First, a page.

[llvm-commits] New "BigBlock" local register allocator
duraid at kinoko.c.u-tokyo.ac.jp
Thu Jun 21 08:20:46 PDT 2007
Attached is a new local register allocator tuned for big basic
blocks. It is fast and doesn't use much memory, but it is *slightly* slower
and does use more memory than the existing local allocator. Having said
that, it quickly gets close-to-optimal allocations on very large basic
blocks, and it doesn't give *terrible* results on complex functions, so it
might make sense to use this allocator by default in a JIT context. I
haven't yet been able to narrow down a case where the existing local
allocator produces better code than this one.
Anyway, to play with it, just drop it into lib/Codegen, but you'll
also need to declare it in:
and for testing, you might want to edit lib/Codegen/Passes.cpp to make it
the default allocator. I've built llvm-gcc in this way, and the results are
pretty reasonable. The allocator hasn't choked on anything so far.
As you'll quickly notice, the file is basically a copy of
RegAllocLocal.cpp. The only bits changed are the bits implementing the new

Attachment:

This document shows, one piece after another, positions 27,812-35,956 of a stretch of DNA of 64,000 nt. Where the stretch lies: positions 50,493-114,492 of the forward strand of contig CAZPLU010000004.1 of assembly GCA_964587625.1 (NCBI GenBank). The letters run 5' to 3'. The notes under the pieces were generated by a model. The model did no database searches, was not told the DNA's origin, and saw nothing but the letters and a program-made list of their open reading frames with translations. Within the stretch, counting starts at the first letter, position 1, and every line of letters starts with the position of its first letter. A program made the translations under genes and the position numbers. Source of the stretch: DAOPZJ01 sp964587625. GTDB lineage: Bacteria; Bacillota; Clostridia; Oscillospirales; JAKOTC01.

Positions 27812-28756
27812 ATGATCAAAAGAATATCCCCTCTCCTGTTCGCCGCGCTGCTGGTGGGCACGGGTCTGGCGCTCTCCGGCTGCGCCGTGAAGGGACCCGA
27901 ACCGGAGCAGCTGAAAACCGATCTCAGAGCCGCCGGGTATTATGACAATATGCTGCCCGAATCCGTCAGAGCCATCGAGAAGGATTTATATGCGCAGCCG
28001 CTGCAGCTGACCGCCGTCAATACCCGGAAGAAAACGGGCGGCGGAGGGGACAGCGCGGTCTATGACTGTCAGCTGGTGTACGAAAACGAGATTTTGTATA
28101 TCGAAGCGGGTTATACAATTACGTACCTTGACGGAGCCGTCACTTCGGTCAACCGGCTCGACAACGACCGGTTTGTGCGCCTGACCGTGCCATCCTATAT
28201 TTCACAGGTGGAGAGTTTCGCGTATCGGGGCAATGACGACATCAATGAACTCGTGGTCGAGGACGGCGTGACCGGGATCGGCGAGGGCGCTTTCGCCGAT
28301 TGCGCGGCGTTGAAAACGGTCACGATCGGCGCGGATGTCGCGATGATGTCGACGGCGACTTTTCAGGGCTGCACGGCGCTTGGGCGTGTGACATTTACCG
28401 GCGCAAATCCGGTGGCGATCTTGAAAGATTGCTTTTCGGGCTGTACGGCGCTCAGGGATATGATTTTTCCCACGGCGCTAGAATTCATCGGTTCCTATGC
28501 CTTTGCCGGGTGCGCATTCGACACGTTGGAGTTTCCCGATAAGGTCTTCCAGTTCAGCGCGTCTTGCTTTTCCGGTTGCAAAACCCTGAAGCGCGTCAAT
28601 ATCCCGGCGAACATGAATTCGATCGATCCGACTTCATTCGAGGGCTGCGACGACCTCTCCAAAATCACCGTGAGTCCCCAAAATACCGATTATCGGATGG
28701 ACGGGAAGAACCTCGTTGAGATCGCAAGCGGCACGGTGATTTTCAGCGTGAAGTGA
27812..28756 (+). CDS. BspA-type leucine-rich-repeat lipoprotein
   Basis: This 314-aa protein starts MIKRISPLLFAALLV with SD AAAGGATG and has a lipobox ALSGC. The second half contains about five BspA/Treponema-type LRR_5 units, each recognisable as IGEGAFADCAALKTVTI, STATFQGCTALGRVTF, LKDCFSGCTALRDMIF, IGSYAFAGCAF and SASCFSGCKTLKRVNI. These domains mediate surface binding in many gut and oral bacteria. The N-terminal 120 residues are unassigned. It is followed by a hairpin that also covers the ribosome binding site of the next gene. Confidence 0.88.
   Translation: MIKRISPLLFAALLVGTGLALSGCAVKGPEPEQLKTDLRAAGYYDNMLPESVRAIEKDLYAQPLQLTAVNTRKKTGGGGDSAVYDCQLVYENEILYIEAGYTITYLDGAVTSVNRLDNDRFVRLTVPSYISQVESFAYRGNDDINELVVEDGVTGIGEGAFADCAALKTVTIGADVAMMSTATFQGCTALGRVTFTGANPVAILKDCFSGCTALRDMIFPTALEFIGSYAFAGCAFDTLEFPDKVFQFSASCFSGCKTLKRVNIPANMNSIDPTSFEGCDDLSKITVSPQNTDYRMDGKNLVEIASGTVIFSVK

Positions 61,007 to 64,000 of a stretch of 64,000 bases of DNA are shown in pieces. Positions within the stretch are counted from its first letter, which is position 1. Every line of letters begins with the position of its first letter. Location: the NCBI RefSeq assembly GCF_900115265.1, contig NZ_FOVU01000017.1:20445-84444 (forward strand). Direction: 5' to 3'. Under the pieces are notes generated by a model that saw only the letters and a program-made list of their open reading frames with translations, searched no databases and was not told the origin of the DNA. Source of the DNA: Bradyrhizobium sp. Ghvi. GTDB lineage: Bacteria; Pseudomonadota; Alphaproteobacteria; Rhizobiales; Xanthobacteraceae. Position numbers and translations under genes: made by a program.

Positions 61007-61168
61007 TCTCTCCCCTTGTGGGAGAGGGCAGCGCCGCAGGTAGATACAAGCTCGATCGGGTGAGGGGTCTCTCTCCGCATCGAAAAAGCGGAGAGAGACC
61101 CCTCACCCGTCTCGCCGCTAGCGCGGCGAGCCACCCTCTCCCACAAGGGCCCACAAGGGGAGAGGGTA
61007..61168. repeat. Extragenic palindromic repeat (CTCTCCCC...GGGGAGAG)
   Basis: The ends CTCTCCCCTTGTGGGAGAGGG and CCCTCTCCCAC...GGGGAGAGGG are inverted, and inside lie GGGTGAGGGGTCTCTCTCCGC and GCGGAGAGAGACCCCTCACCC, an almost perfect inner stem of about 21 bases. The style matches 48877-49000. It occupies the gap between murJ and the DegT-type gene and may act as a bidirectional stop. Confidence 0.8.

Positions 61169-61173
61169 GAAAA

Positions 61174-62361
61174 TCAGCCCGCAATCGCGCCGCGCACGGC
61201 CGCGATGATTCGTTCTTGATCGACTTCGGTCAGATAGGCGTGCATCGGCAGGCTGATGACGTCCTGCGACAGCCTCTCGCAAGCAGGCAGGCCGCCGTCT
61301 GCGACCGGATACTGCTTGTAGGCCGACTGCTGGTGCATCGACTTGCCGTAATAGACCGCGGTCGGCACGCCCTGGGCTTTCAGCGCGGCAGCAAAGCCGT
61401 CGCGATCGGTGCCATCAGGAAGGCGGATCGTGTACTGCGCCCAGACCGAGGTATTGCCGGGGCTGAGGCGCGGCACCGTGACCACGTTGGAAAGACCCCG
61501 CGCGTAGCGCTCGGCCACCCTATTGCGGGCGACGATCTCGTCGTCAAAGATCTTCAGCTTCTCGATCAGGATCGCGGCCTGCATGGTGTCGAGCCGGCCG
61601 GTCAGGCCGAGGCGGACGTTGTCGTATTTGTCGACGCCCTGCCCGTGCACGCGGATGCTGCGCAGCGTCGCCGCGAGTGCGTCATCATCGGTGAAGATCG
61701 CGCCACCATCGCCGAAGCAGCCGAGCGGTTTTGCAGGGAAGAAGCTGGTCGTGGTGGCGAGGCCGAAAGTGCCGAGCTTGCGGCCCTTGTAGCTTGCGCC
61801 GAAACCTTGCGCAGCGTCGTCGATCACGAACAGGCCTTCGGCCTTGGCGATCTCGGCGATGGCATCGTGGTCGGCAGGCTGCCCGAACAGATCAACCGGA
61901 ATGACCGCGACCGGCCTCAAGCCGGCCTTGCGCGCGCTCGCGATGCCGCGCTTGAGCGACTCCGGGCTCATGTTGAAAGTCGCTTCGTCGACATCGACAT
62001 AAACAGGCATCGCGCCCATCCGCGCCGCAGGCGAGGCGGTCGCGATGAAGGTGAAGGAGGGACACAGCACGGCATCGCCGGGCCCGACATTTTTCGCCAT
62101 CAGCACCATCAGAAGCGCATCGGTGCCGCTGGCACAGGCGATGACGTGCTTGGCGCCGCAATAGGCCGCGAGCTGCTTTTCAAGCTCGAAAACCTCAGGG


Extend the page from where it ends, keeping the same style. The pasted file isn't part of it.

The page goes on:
algorithm, which is very simple. It's just:
"At every instruction, if you have to spill a register, greedily spill the
one whose value isn't going to be read again for the longest amount of
To do this, two passes over each basic block are performed. The
first pass builds a table which lists the times that each virtual register
is read. The second pass does the allocation proper, spilling registers
according to the "won't be needed longest" rule.
The only thing I am not happy about is the "InsnTimes" map, which
just maps all (unallocated) instructions in the basic-block to the integers
0,1,2... Surely there is some way I can do without this map? (I guess I just
need to thread a "currentTime" value through to chooseReg() and
reloadVirtReg()?) I tried this but messed it up, I probably just need more
coffee. ;) Seriously though, if anyone can find any problems or suggest any
improvements, I'd be really happy to hear them.
Well, the only other question I have is: can I check this in as a
seperate allocator, or should we "upgrade" the existing local allocator to
this one? This allocator will never be as fast, or use as little memory as
the "simple" local allocator, and for those reasons alone I'm thinking we
may as well keep the existing local allocator. However, compared to
linearscan, or almost any other imaginable "heavy duty" allocator, any
difference in the efficiency is probably going to be imperceptible. (On my
own JIT workload, BigBlock is >30% slower than Local, but even so, it is
still <1% of the total codegen time.)
OK, enough rambling: please take a look - flames welcome!!
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